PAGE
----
Abstract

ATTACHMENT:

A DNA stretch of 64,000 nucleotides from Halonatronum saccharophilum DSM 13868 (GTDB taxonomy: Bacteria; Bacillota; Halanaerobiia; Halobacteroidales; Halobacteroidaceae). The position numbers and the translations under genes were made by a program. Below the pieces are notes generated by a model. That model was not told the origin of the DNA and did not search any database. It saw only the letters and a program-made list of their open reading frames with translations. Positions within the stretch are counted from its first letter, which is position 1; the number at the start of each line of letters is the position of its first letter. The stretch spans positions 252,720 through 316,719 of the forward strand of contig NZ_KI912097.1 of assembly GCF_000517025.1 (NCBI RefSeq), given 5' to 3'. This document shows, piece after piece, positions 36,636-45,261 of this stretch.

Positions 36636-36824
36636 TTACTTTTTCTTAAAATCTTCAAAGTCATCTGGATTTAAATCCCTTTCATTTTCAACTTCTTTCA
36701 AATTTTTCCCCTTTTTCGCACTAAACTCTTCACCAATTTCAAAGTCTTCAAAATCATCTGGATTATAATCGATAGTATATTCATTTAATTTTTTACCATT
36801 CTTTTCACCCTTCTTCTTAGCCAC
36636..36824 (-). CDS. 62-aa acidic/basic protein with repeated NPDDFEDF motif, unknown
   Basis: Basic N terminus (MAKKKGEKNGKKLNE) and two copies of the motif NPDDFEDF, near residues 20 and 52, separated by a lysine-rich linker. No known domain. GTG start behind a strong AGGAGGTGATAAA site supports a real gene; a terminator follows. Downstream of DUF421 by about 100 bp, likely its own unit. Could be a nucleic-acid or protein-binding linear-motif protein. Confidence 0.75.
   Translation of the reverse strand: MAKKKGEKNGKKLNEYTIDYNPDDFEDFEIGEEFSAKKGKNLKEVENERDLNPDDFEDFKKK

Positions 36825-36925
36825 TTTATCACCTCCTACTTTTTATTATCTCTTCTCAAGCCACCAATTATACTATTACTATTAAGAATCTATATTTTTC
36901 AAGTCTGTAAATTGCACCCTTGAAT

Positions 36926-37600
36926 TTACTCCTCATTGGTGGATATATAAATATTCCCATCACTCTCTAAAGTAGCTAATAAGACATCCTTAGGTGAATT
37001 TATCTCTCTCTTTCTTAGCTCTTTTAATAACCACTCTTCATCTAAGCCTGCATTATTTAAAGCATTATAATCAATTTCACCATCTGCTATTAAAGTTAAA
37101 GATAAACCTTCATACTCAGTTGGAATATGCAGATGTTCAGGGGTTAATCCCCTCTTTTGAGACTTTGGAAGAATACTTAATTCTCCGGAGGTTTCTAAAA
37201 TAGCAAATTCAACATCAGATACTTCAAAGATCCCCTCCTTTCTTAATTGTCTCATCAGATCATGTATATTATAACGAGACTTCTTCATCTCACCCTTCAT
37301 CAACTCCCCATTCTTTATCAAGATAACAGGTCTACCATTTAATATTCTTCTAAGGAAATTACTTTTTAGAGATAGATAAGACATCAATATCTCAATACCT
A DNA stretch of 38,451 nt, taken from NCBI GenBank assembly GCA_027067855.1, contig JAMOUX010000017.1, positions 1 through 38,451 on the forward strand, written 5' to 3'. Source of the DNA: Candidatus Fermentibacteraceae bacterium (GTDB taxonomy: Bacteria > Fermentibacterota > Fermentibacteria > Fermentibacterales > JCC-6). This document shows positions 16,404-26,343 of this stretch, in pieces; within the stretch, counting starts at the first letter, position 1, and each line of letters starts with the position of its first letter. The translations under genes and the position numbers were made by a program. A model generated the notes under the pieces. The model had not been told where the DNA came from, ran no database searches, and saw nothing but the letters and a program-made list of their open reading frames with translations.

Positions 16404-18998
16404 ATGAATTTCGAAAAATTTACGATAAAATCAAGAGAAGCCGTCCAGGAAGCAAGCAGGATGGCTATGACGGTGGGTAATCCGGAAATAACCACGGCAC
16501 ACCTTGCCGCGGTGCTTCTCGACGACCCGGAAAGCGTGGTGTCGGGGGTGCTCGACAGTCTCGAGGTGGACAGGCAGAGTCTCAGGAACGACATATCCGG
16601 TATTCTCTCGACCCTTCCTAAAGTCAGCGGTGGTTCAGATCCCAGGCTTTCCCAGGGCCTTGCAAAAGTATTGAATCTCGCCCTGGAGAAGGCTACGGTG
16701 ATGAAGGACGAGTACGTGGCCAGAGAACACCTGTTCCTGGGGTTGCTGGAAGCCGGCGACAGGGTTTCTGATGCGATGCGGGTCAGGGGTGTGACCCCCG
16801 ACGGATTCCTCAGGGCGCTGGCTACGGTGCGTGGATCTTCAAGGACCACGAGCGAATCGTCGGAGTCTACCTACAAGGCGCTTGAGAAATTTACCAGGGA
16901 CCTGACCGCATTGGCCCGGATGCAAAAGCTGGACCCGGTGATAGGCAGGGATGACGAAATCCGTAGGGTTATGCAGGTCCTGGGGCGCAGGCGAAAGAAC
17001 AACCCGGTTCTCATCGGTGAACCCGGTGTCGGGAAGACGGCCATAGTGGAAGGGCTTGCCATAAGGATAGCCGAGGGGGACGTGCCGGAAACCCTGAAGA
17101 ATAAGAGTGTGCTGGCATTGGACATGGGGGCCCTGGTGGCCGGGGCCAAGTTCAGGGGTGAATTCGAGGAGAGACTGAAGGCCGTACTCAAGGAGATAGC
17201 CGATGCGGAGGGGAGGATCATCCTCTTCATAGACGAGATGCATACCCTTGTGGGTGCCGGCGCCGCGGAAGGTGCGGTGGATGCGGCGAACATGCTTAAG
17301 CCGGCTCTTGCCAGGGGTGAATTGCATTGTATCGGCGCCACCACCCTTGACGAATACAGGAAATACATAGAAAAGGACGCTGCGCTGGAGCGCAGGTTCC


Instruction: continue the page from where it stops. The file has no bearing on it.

We used time-lapse electrical resistivity tomography (ERT) and time-domain reflectometry (TDR) probes to noninvasively capture three-dimensional solute transport during four tracer experiments under different steady-state irrigation rates in a large unsaturated undisturbed soil column (140 cm length and 116 cm inner diameter). The transport was characterized by means of apparent convection–dispersion parameters that were derived from breakthrough curves (BTCs) at different lateral scales: the ERT voxel scale, the sampling volume of TDR, and the cross-section of the column. We validated the ERT-derived data by means of mass balance, TDR probes, and the effluent BTC. We observed an excellent mass recovery by ERT. The ERT-derived transport velocities exhibited minimal bias and high precision at the scale of the TDR measurements. On average the ERT-derived column-scale transport velocities were also not biased; however, the spatial variability of the voxel-scale velocities within the column's cross-sections underestimated the true velocity variability. In contrast to the transport velocities, the ERT-derived dispersivities exhibited a large bias and low precision and were sensitive to temporal smoothing. Unlike previous studies, we did not find evidence that the ERT-derived voxel-scale dispersivities increase with decreasing ERT sensitivity. Although ERT provided unprecedented information about transport processes, resolution and uncertainty analyses remain important issues requiring further investigation.

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